A single sentence in a recent IMF Article IV Consultation by the IMF shows us how the world's current economic situation can only be termed "unusual".
"Negative interest rates on banks’ excess reserves may need to be introduced in case of renewed strong pressures on the franc."
This key recommendation was made by the IMF to Switzerland's central bank, the Swiss National Bank or SNB. Like the Federal Reserve and other key central banks around the world, the SNB has backed itself into a policy corner by:
1.) Pushing interest rates to zero percent.
2.) Implementing an exchange rate floor for the Swiss franc.
3.) Expanding the size of the country's monetary base from less than 50 billion Swiss francs to 375 billion Swiss francs as shown on this graph:
This has led to a significant rise in the size of bank loans as a percentage of GDP as shown on this graph:
When borrowing is cheap, why not?
The SNB notes that "...strong lending growth also entails risks for financial stability. In the past, excessive growth in lending has often been the cause of later difficulties in the banking sector." Swiss real estate is feeling the effects of the SNB's long policy of low interest rates with prices for owner-occupied apartments growing at an average rate of 6 percent per year since 2008 as shown on this graph:
To counter this, the IMF recommends that policies be put into place to curb the demand for mortgages and, in particular, to take "...more aggressive policies to discourage vulnerable households from taking on too much mortgage debt..." and that "...this would be an appropriate time to phase out tax incentives that encourage borrowing to finance home buying...". Odd that this didn't seem to be their advice to the United States during the housing price buildup in 2005 and 2006!
These policies and the world's flight to currency security has led to the following problems:
1.) The Swiss franc has risen to 1.13 to the U.S. dollar, well above the rate of 1.048 in March 2013 and 0.88 in March 2009 as shown on this graph:
This is impacting the ability of Swiss exporters to keep their prices competitive with the rest of the world.
2.) Swiss bond interest rates have dropped to extremely low levels as shown on this yield curve:
Note that yields on some bonds maturing between 1 and 4 years were negative in December 2013 and yields on ten year bonds were only 1.1 percent.
3.) Deflationary pressures are becoming problematic as shown here:
Note that core inflation (CPI) was negative for much of 2009, and that it has essentially remained negative since late 2011. Here is a chart showing the Swiss Consumer Price Index components since 2012:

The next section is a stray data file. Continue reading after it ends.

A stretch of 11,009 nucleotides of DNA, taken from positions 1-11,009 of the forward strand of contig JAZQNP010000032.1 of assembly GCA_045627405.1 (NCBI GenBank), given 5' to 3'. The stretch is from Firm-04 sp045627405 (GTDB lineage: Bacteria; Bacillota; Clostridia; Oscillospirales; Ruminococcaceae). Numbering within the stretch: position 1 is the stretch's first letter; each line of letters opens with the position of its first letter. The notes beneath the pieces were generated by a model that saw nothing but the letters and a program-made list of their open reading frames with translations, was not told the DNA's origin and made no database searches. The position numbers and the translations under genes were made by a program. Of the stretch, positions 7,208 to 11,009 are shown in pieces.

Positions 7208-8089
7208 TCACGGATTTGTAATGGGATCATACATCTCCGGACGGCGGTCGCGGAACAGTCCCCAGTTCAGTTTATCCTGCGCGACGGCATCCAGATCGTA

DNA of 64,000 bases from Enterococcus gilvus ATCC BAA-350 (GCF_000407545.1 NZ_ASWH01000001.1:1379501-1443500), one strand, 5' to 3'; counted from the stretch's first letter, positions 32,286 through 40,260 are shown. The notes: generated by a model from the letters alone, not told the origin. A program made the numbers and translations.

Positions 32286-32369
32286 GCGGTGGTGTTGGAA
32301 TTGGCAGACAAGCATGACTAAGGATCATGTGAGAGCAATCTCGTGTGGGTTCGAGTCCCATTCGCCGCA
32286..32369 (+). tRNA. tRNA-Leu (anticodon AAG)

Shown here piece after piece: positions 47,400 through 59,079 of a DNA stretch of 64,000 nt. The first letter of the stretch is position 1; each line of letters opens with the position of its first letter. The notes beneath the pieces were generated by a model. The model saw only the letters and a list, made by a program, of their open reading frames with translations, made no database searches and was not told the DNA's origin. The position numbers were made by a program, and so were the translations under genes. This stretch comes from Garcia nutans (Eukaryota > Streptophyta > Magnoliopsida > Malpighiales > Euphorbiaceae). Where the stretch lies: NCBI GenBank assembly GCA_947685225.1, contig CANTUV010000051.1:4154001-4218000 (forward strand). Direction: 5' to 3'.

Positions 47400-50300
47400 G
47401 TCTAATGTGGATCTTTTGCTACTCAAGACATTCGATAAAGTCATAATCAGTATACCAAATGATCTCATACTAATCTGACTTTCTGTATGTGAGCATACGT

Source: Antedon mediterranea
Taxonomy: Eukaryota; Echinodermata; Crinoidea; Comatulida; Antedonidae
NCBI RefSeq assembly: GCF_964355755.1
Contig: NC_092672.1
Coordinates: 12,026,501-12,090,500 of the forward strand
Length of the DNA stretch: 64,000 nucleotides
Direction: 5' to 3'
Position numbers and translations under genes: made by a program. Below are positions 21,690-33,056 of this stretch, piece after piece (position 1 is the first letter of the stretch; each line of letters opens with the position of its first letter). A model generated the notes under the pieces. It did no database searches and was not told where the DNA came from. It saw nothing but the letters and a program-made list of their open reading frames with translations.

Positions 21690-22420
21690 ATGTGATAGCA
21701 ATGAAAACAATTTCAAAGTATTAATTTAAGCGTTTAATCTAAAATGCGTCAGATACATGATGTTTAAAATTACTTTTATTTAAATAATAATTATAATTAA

The SNB has backed the Swiss economy into a deflationary cycle, the bane of economists around the world.
Now, back to the IMF and their recommendation for negative interest rates on banks' excess reserves. This recommendation is in sharp contrast to the current policy of the Federal Reserve which pays banks 0.25 percent on excess reserves, a situation that has caused American banks to deposit trillions of dollars in excess reserves with the Fed as shown here:
If a central bank imposes a scenario of negative interest rates on excess reserves to the banking system, the cost of the interest will be ultimately passed along to deposit-holders (i.e. their saving customers), whether through fees or negative interest rates. Under normal conditions, depositors may be willing to pay a small fee for the convenience and security of keeping their money in the bank rather than as cash at home. However, at some point, if negative interest rates become high enough, bank depositors may elect to take their cash out of the system. As well, a brief examination of the issue by the Federal Reserve Bank of New York suggests that there will be systemic changes to how the economy functions. For example, consumers that are owed money will prefer to receive cheques rather than electronic transfers because they can hold off on cashing the cheque, delaying the paying of negative interest rate-related fees. A credit card holder may choose to make a large upfront payment on a credit card and then run down the balance rather than the usual practice of making purchases first and payments later.
In any case, the actions by the world's central banks that were used to avoid The Great Depression Part II are now coming home to roost. By using untried and untested measures to avoid what was a banking system-created crisis in the first place, central banks have backed themselves into a policy corner from which extrication may be painful. We need look no further than the current situation in Switzerland; even though it is small by world standards, the Swiss economy is showing how the impact of unconventional monetary policy can have wide-ranging and unexpected results.